ESM Syllabus Spring 2008


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LOYOLA MARYMOUNT UNIVERSITY SPRING 2008 SYLLABUS MRKT 476 - 01 Location: Hilton 119 Time: TR 9:25-10:40 a.m. Instructor: Dr. Renée Florsheim Office: Hilton 207 Phone: (310)338-7412 Email: [email protected] Fax: (310) 338-3000 Office Hours: TR 11:00 a.m.-12:00 noon T 1:30 p.m.- 5:30 p.m. Course Description: Whereas traditional marketing courses often assume that marketers are operating in a predictable environment with generous budgets, this course examines shoestring methods to be used under conditions of considerable uncertainty. Objectives : To encourage the students to recognize those unique factors among small and new enterprises which call for special marketing efforts. To inform the students about the current marketing activities of entrepreneurs and managers of small businesses. To familiarize the student with various types of small businesses, the fastest-growing sector of the economy. To encourage the creativity necessary for entrepreneurial success. To assist the student in understanding what is at the core of marketing, when the big budgets have been stripped away. Course Format : This course will primarily follow a lecture/discussion format, with occasional cases, guest speakers, films, etc. Please enliven the class with your own input; it broadens the learning, assists me in understanding what your interests are and how well you have understood the material, and makes the class more interesting for everyone. Readings: Kawasaki, Guy. The Art of the Start . New York, NY: Portfolio (Penguin Books). 2004.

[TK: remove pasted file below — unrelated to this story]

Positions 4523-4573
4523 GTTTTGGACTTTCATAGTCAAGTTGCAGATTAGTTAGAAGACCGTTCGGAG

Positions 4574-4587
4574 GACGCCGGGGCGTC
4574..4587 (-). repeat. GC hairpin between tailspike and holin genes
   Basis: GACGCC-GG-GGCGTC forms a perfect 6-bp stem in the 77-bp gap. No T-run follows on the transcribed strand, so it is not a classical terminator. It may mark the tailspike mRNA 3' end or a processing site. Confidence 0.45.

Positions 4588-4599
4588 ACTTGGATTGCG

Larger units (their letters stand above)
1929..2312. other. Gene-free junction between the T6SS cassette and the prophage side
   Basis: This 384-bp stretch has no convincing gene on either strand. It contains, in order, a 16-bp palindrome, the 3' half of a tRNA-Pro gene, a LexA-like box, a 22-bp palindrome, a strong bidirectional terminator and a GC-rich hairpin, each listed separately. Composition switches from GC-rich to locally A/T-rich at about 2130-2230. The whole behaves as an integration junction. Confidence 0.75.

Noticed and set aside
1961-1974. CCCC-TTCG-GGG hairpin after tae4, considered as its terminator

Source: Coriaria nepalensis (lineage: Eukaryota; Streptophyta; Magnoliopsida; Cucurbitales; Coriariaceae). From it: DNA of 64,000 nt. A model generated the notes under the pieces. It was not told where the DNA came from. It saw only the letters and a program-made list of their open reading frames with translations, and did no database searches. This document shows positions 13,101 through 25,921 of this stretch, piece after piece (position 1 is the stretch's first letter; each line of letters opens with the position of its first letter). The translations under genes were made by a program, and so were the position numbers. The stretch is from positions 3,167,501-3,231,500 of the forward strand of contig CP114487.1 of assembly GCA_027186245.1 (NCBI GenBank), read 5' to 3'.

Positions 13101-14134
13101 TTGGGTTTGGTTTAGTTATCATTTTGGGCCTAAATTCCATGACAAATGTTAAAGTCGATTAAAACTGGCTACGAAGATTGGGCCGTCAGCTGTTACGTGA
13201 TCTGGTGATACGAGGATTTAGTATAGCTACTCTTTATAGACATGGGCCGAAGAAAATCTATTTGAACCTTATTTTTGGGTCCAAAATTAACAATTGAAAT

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Wheeler, Alina. Designing Brand Identity. Hoboken, NJ: John Wiley & Sons. Second Edition. 2006. Please note that at the end of this syllabus, chapters from Kawasaki are designated as “K”, while page numbers (there are no chapters) from Wheeler are listed as “W”. Additional readings may be assigned and placed on Blackboard during the semester. You will be responsible for these on exams just as you are for the textbook and class notes. Blackboard: The Blackboard Course Management System will be used to post the syllabus, notes, etc. Grades: Since most students seem to feel that their grades “should have been” higher than they were (this is a worldwide phenomenon, not unique to LMU), I want to remind you of how the university now defines the various letter grades (with my own additions for the plusses and minuses): A Superior A- Excellent B+ Very good B Good B- Reasonably good C+ Above average C Average C- Below Average D Poor F Failure Thus, just doing what was assigned in a perfunctory manner does not earn you an A, or even a B. Consistent, thoughtful, creative work is necessary for a high grade to be awarded. Having said that, I also need to say that what is being graded is your work in my class, not you. I often like the people to whom I give only average grades very much, and conversely, I don’t always like those to whom I give A’s. If you are not pleased with the
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